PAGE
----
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Network World - Back in January, Scandinavian gamers hijacked a New Hampshire medical center's server to host "Call of Duty: Black Ops" sessions. When asked about that incident, Stephen Heaslip of the gamer site Blues News told Network World that hackers are not the most likely individuals to commandeer corporate servers for illicit gaming: Such appropriations are more often the work of IT administrators, he said. When asked if he could put us in touch with some of these rogue game server admins, Heaslip posted a call to his readership -- and four volunteers stepped forward.
We'll call them Mr. North, who is director of network operations for a midsize manufacturing company; Mr. South, an IT administrator in the poultry business; Mr. East, a university systems admin when he was active in this realm; and, Mr. West, a senior systems admin in the medical industry. Here's what they had to say:
How common is this kind of activity within IT departments?
Mr. North: It is very common to see this kind of stuff going on. As long as the users don't notice something like slow connection speeds or not being able to get their e-mail, no one really bothers us.
Mr. East: I hadn't really seen it discussed until this topic came up on Blues News, but it seemed apparent then that most of the old faces I'd seen posting (on that site) for years had also done the same things.
Mr. West: I would say it is rather commonplace. Obviously at different orders of magnitude depending on how strict management is and the awareness level of people who aren't in on it.
Describe some of the games that you've hosted on company equipment?
Mr. South: I hosted a 24-slot Counter-Strike: Source on a company T-1 for about three years. I brought in my own server and put it under my desk and ran it that way. The only company equipment involved was the switch I plugged into and the router that hit the net. I also hosted a 20-person TF2 server for two years during the same period. This was hosted on a decommissioned server that the company wasn't using for anything. ... We mainly played at night. I don't recall any significant activity during the day.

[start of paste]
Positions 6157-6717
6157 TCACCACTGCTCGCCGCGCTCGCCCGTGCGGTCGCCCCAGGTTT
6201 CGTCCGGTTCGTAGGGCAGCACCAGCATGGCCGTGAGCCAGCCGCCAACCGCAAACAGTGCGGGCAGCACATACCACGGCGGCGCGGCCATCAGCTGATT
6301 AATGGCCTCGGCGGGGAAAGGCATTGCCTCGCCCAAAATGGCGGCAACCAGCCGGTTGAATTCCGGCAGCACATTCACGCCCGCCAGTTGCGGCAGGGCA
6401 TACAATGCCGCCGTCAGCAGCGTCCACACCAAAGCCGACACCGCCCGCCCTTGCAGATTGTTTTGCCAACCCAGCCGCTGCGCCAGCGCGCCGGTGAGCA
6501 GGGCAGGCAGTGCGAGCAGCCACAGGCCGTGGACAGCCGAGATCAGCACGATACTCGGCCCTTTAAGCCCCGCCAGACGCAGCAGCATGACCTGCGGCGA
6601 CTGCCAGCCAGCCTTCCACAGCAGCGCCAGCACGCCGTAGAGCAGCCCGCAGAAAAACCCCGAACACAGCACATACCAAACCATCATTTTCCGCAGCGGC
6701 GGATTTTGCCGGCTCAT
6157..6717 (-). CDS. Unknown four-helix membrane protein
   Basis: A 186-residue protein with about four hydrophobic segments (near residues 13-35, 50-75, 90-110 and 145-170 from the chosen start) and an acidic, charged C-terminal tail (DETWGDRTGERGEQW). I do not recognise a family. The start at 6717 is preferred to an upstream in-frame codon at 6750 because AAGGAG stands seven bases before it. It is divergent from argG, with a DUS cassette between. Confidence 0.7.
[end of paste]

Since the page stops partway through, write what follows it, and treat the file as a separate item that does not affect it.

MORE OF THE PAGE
Mr. North: Currently I have "test realm" for World of Warcraft running that we use to test out gear and specs before we commit to doing so with the actual pay version. I have a Red Hat system that is just used for DNS and mysql server that we are hosting the WoW server and vent server on.
Mr. West: In the past we've had Team Fortress 2, Killing Floor, Counter Strike, Minecraft, and a few others. We've actually run the servers off of a few different boxes. As the company grew/changed we'd need to switch things over to a different box so as not to overload a production box with non-production processes. Obviously it's in our best interest to not cause downtime or other issues so as to not draw attention.
What are the primary motivations for doing this stuff? Saving money?
Mr. North: Really it's about two things: The cost savings of hosting our own vent server alone is worth it, but also it's a learning experience for the techs; they have to maintain security at all times on the network as well as load balancing and QoS to allow this to run as smooth as possible.